art by Tais Teng
A Song Never Tasted
by Barbara A. Barnett
Akorsa lurked beyond the reach of the firelight, where darkness swallowed the bold pounding of the villagers' drums. Like the drunken young men who gorged themselves on hunks of meat torn from the harvest festival's spitted lamb, Akorsa watched the unwed women dancing around the bonfire, searching for one who would satisfy the hunger throbbing inside her. But the women passed in a blur, blond hair flaming into red, tanned skin fading to pale, curved hips thinning until svelte--all the same to Akorsa. After a thousand years of roaming the earth, she had tasted every kind of song these women had to offer.
A lifetime ago, villagers like these would have welcomed her to their celebration and extolled her name: Akorsa, immortal oracle to Inamis, goddess of the moon and femininity. Akorsa would have shared the songs of Inamis and filled the people with new knowledge, and they in turn would have offered Akorsa her fill of food and drink and shelter for the night. But in those days of old, the people grew greedy for more than they should know, and the oracles began demanding exorbitant recompense for such songs.
Akorsa's stomach cramped--a sharp, painful reminder of the price they had all paid for bartering with the knowledge of the gods. She had never shared the greed of her fellow oracles, but she had also been too weak and fearful to condemn them openly; and so she now suffered as they did, cursed to feed on the songs of the human soul, afflicted with an appetite in accordance with the goddess she had served.
Akorsa stretched her face toward the moonlight to ease her pain, then returned her ravenous gaze to the young women dancing around the fire. No food could sate her now but the moonlight and the songs of the women Inamis had once protected.
The festival drums silenced, then began anew. While the village matrons stoked the fire and banged the drums, men crowded closer to the undulating dancers, who spun with arms raised, beaded hips swaying, feet kicking up clouds of dirt. The eager among the dancers smiled at the men they hoped to claim as husbands; the shy kept their gazes lowered, their cheeks as red as the flames. But whatever their outward manner, the same music enveloped their souls--a song of hope, of the desire to be chosen and loved, and the accompanying strains of dread that one would instead be forever alone.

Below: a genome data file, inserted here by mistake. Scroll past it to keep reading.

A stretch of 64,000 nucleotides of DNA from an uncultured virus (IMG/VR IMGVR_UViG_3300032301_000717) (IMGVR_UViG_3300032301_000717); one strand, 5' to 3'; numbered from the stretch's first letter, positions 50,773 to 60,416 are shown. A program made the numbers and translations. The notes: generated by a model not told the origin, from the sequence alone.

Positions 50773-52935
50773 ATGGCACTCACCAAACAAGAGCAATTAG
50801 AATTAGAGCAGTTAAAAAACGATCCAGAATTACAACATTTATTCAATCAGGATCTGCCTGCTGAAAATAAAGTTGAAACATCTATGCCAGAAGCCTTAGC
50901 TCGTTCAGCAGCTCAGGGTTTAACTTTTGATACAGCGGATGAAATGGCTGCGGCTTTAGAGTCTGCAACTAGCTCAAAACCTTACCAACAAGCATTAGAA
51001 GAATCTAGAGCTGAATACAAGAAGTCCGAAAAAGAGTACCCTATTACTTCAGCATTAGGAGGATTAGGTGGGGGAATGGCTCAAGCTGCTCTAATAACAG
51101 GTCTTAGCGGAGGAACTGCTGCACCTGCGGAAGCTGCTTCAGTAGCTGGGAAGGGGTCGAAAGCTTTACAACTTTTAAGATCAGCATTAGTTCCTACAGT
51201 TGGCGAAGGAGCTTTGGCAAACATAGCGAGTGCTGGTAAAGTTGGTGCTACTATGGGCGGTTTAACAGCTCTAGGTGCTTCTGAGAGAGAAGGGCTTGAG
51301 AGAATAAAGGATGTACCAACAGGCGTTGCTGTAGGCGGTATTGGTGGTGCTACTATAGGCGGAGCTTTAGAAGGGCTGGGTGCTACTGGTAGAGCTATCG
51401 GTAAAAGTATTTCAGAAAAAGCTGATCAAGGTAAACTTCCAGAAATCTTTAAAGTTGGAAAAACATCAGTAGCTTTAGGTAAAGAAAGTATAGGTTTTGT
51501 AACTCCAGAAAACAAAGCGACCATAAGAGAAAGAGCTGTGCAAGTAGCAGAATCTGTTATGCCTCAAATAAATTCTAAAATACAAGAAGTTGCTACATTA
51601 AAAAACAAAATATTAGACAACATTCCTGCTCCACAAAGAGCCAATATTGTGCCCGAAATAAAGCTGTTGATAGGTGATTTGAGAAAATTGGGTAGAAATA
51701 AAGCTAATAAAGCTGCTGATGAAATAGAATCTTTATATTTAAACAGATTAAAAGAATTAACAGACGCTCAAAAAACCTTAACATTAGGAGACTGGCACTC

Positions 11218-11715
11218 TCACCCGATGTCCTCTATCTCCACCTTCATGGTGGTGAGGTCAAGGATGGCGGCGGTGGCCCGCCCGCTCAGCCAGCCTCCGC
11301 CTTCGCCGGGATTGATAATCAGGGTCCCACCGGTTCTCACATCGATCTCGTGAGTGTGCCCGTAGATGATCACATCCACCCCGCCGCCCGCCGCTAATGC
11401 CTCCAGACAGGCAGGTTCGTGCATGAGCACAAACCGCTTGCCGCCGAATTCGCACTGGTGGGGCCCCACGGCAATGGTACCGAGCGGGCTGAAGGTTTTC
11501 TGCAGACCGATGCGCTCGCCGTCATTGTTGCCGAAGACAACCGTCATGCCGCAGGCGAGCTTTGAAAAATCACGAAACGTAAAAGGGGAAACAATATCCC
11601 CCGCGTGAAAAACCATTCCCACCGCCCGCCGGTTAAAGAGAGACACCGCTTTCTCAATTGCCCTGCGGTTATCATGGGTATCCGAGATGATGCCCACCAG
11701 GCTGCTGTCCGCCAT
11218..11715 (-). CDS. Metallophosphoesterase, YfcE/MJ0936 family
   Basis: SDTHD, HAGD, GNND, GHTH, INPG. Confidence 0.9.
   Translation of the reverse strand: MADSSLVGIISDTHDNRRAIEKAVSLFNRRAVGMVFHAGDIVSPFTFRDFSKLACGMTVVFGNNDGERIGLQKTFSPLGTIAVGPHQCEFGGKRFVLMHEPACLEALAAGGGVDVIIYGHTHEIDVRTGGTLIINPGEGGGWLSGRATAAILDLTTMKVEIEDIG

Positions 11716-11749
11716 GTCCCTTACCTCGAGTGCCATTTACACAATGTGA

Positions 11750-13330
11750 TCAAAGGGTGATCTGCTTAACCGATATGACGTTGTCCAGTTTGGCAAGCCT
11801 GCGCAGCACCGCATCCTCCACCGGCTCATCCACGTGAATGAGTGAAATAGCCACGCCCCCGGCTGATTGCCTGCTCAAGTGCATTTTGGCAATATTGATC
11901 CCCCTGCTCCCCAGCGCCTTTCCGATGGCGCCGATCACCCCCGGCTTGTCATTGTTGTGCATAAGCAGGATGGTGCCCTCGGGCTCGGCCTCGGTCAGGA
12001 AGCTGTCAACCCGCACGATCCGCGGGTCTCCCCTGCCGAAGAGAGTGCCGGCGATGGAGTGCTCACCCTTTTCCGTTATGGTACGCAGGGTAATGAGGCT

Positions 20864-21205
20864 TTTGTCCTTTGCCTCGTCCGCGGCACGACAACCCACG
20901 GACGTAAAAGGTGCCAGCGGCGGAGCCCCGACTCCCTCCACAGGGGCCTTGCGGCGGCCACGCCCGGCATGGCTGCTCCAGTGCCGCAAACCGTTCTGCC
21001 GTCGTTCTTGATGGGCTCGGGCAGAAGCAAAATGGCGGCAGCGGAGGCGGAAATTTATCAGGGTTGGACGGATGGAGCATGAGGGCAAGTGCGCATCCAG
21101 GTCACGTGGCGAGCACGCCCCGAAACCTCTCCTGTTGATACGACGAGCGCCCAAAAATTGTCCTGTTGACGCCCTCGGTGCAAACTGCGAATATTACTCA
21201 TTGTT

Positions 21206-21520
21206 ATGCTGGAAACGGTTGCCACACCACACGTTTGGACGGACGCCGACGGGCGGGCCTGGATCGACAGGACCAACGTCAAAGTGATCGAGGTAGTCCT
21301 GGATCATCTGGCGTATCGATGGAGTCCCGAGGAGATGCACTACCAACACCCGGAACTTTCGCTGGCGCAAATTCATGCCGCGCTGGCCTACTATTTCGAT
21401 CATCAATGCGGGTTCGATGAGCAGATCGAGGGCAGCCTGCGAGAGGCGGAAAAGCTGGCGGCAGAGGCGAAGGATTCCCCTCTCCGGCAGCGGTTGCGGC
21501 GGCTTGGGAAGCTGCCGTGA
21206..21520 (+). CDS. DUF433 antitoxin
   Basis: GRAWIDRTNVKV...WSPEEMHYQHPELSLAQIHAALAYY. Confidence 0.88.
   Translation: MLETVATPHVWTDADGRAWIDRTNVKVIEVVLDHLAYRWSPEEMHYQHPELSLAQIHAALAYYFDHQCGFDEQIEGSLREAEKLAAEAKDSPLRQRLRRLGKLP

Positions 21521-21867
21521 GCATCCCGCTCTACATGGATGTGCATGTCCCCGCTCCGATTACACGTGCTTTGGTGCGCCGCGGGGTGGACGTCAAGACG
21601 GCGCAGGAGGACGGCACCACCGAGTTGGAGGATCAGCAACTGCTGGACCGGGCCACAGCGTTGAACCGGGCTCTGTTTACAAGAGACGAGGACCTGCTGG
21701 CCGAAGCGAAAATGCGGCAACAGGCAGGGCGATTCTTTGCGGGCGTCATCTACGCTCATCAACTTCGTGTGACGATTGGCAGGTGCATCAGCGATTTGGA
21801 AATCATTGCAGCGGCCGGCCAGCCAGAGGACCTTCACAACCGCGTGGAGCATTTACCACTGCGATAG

Akorsa knew the tune all too well. Like every song, it had once brought a pleasure that made her guilt bearable, a taste so rich that, for a moment, she could forget she had taken a life in order to feed. But over the centuries, the true nature of the gods' curse had become clear: without the divine songs the oracles had once shared, humanity's music grew stale, and the oracles' hunger grew worse.
With a chastising bark, one of the village matrons steered a girl into the crowd of dancers. Around her hips, the girl wore the red beads of one who had reached her sixteenth year, and her skirt, rumpled yet flowing, threatened to tangle between her feet. She danced with her head held high, thin braids of sand-colored hair trailing down her back as she gazed toward the full moon. The other young women regarded her with whispers and giggles and pointed fingers until one among them finally cried, "Hirneen dances to the music of the devils she hears!"
No man will choose her, Akorsa thought. Hirneen moved to a beat other than the one the matrons pounded--a slower beat, as ancient as Akorsa, yet new to her ears. It pulsed from within the depths of Hirneen's soul, and Akorsa's body throbbed in time with it. Here was a song she had never tasted, one that promised new flavors, melodies and rhythms that would make every song before it taste like dust.